Cervical Disc Arthroplasty Over Fusion — A Long-term RCT Finds No Benefit

Most patients going with ACDF aren't giving anything up — but some may need an alternative

What’s the Claim

A 5-year follow-up on a well-designed randomized controlled trial found no advantages to cervical disc arthroplasty over anterior cervical discectomy and fusion (ACDF) for patients with single-level cervical radiculopathy from disc herniation. The proportion of patients who underwent reoperation for adjacent-segment symptoms was about 2% per year both in the arthroplasty and ACDF groups, and outcomes scores in those groups were almost identical. There were no reoperations for adjacent-segment degeneration in the third study group (anterior cervical discectomy alone without a cage or plates); that group’s outcomes scores were statistically worse (though probably not enough for patients to notice), and those patients had more reoperations at the index level. Finally, the authors noted a decrease in the overall reoperation rate over time, from 3.6% per year in the first two years (a function of typical early complications of major surgery) to under 2% per year thereafter.

How’s It Stack Up?

Earlier studies related to the FDA’s approval process of these devices (which now have intermediate- to long-term follow-up) favored cervical disc arthroplasty, while a number of more-recent RCTs, which now also are out 5 to 10 years, did not. The more-recent trials were large enough and follow-up long enough to have discerned important differences in adjacent-segment degeneration between fusion and arthroplasty, if such a difference were present. In general, this goes for differences in outcomes scores, which didn’t differ between fusion and arthroplasty in most of the “second round” RCTs. What should we do when some (very selective) earler IDE studies found an advantage to cervical disc arthroplasty, while a number of other more-recent ones (that may have had more “real-world” inclusion criteria) did not?

What’s Our Take?

We need to choose patients wisely. If surgeons seek to replicate the (favorable) results of those IDE studies, they need to replicate the very stringent inclusion criteria those studies used. CORRelations’ Spine adviser shares that “every patient who is a candidate for a cervical disc arthroplasty can have a fusion, but not every candidate for fusion is a candidate for ACDF.” In general, the key benefit theorized to favor cervical disc arthroplasty — avoiding adjacent-segment degeneration from fusion — has not consistently been realized. CORRelations’ Spine adviser also suggests that adjacent-segment degeneration in the years after surgery may have as much to do with the amount of adjacent-segment degeneration present before the procedure; he even says that looking  at the presence of arthrosis in the lumbar spine for clues to what may happen over time to patients having these cervical procedures may be worthwhile. Finally, he offers that “relative contraindications for arthroplasty may include low bone density, instability, facet joint degeneration, and disc space collapse” and “CDA is not good for extensive spondylytic disease. If I think I am going to have to remove a substantial amount of bone either central or in the foramen to accomplish adequate decompression, I will fuse.” The post-IDE generation of randomized trials supports his view; these studies now are out beyond 5 years, and they don't show a strong benefit of cervical disc arthroplasty over fusion for patients with single-level disease. In light of that, surgeons can be comfortable telling their patients they’re not giving anything up by going with the tried-and-true for this diagnosis — ACDF — other than for very carefully selected patients.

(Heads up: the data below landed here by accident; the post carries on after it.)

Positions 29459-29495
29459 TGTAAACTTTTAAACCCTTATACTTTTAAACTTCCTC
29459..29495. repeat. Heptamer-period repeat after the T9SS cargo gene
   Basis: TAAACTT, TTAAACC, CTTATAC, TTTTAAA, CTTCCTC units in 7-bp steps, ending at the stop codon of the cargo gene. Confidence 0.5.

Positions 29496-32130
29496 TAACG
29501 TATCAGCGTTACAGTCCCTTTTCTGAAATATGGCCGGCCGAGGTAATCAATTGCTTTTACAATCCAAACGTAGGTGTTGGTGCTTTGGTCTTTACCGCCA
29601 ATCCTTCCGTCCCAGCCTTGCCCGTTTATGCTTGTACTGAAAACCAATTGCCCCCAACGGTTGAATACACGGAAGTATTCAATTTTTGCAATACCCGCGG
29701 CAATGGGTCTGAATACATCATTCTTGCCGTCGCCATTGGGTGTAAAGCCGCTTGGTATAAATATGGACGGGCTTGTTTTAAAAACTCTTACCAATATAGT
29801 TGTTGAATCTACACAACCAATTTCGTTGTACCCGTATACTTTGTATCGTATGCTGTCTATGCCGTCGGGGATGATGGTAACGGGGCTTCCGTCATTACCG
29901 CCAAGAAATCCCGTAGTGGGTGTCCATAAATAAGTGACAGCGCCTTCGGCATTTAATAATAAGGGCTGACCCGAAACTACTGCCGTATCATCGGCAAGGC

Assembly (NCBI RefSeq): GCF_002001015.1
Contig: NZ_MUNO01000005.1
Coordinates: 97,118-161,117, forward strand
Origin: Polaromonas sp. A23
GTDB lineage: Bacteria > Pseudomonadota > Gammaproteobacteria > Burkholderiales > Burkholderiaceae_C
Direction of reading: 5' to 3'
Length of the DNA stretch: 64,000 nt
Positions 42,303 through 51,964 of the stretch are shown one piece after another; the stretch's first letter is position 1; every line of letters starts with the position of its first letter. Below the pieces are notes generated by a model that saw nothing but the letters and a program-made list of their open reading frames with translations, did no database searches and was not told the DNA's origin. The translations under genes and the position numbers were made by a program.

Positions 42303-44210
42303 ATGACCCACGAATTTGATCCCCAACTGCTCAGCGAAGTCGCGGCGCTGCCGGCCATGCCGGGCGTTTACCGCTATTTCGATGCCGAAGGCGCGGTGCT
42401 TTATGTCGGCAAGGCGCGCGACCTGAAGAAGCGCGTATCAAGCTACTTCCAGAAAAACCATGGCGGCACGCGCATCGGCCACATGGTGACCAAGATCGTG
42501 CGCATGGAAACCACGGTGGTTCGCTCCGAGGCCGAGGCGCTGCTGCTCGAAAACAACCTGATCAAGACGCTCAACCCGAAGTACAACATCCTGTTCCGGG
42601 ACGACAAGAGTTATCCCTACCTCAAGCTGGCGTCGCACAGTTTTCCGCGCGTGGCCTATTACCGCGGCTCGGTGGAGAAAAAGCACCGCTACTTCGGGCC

Goedmakers CMW, de Vries F, Bosscher L, Peul WC, Arts MP, Vleggeert-Lankamp CLA. Long-term Results of the NECK Trial — Implanting a Disc Prosthesis After Cervical Anterior Discectomy Cannot Prevent Adjacent Segment Disease: Five-year Clinical Follow-up of a Double-blinded Randomised Controlled Trial. Spine J. 2023;23:350-360.